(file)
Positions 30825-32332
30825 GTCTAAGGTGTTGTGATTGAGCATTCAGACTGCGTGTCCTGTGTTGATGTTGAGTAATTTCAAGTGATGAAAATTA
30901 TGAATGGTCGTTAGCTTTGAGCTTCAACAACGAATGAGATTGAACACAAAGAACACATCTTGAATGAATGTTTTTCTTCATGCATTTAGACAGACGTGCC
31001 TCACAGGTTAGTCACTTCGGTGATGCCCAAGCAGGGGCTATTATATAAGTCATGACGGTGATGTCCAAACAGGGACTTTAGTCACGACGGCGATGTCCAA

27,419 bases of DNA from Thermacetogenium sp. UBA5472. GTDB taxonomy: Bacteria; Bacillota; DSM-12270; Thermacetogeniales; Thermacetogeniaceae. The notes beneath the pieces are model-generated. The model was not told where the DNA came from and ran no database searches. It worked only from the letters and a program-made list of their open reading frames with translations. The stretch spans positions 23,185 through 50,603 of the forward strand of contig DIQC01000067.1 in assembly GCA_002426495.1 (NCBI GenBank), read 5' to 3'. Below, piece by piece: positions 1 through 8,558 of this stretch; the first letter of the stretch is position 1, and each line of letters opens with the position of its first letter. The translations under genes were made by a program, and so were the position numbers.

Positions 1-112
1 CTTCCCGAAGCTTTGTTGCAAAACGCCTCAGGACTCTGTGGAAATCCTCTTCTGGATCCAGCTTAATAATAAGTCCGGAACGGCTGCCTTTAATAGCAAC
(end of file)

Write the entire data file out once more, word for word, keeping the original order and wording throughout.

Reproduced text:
Positions 30825-32332
30825 GTCTAAGGTGTTGTGATTGAGCATTCAGACTGCGTGTCCTGTGTTGATGTTGAGTAATTTCAAGTGATGAAAATTA
30901 TGAATGGTCGTTAGCTTTGAGCTTCAACAACGAATGAGATTGAACACAAAGAACACATCTTGAATGAATGTTTTTCTTCATGCATTTAGACAGACGTGCC
31001 TCACAGGTTAGTCACTTCGGTGATGCCCAAGCAGGGGCTATTATATAAGTCATGACGGTGATGTCCAAACAGGGACTTTAGTCACGACGGCGATGTCCAA

27,419 bases of DNA from Thermacetogenium sp. UBA5472. GTDB taxonomy: Bacteria; Bacillota; DSM-12270; Thermacetogeniales; Thermacetogeniaceae. The notes beneath the pieces are model-generated. The model was not told where the DNA came from and ran no database searches. It worked only from the letters and a program-made list of their open reading frames with translations. The stretch spans positions 23,185 through 50,603 of the forward strand of contig DIQC01000067.1 in assembly GCA_002426495.1 (NCBI GenBank), read 5' to 3'. Below, piece by piece: positions 1 through 8,558 of this stretch; the first letter of the stretch is position 1, and each line of letters opens with the position of its first letter. The translations under genes were made by a program, and so were the position numbers.

Positions 1-112
1 CTTCCCGAAGCTTTGTTGCAAAACGCCTCAGGACTCTGTGGAAATCCTCTTCTGGATCCAGCTTAATAATAAGTCCGGAACGGCTGCCTTTAATAGCAAC